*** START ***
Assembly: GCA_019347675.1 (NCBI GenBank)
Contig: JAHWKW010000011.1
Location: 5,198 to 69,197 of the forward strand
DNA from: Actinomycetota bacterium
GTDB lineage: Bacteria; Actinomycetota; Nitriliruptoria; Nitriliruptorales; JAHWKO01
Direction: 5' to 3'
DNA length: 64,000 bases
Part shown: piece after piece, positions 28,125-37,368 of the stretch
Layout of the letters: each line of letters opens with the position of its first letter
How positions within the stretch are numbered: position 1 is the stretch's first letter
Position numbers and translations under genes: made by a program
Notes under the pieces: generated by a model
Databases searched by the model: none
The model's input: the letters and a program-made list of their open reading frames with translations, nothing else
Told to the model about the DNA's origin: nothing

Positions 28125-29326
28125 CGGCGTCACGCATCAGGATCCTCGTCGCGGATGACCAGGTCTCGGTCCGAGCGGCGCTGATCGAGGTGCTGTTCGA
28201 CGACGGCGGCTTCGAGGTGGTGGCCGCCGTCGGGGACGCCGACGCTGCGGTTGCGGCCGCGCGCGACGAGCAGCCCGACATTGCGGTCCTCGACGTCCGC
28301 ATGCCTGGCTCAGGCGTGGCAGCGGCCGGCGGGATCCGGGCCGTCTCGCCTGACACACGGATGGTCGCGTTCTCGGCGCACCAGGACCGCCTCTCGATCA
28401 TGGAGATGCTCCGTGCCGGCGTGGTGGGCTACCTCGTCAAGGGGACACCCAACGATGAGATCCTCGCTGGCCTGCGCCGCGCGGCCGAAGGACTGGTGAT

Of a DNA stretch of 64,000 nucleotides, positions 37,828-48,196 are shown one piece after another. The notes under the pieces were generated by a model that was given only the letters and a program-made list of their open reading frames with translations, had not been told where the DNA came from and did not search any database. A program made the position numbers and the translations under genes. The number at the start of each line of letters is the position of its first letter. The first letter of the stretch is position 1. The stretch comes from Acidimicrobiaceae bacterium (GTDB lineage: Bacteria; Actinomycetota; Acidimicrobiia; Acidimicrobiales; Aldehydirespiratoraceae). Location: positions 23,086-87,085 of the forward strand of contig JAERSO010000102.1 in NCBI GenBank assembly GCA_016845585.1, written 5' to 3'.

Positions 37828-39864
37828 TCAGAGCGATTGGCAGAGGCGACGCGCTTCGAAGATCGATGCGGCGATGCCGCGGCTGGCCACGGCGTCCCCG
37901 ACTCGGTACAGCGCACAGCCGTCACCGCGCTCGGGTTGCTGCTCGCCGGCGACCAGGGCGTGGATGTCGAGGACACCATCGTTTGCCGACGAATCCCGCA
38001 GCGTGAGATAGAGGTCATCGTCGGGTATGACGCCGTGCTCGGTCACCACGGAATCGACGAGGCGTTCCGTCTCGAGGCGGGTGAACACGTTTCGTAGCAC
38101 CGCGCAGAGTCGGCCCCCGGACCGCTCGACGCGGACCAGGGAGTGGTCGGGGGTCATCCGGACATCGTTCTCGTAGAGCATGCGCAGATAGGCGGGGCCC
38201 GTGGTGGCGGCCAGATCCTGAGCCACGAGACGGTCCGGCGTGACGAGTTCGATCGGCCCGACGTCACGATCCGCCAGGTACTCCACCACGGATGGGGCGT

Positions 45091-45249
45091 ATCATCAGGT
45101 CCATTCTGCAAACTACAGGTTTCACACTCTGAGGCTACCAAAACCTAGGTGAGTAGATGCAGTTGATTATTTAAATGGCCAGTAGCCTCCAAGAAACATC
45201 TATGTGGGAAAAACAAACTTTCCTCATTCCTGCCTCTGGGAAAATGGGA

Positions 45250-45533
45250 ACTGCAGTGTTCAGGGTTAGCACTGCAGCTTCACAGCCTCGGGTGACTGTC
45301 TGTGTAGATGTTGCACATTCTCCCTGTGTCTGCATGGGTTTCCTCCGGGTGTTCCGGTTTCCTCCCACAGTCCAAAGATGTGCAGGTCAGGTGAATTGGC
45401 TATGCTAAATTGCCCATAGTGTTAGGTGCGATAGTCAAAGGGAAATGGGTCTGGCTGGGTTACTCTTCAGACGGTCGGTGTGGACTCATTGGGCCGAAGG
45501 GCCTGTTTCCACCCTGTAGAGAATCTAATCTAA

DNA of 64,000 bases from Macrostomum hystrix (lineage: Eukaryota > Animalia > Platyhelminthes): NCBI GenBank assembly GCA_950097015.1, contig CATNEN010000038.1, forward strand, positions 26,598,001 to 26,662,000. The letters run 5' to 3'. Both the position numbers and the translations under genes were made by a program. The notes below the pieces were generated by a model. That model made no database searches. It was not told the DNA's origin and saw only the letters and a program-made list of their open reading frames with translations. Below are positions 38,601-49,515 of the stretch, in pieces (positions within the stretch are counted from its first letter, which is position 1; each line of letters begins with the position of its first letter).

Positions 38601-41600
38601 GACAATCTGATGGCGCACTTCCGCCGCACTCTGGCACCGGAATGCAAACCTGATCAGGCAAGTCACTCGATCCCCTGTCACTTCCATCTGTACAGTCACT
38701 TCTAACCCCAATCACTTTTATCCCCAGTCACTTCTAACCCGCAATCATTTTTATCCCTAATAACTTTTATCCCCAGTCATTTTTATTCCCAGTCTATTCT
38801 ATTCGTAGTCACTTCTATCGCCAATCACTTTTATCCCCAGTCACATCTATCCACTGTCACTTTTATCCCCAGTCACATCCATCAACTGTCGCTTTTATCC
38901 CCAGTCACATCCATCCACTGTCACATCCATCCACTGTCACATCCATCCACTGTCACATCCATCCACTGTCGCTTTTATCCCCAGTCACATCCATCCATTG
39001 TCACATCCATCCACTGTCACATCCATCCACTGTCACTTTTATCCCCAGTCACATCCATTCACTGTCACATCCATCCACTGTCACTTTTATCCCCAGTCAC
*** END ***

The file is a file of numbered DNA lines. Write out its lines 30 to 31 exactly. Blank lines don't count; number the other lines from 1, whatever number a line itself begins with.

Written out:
45101 CCATTCTGCAAACTACAGGTTTCACACTCTGAGGCTACCAAAACCTAGGTGAGTAGATGCAGTTGATTATTTAAATGGCCAGTAGCCTCCAAGAAACATC
45201 TATGTGGGAAAAACAAACTTTCCTCATTCCTGCCTCTGGGAAAATGGGA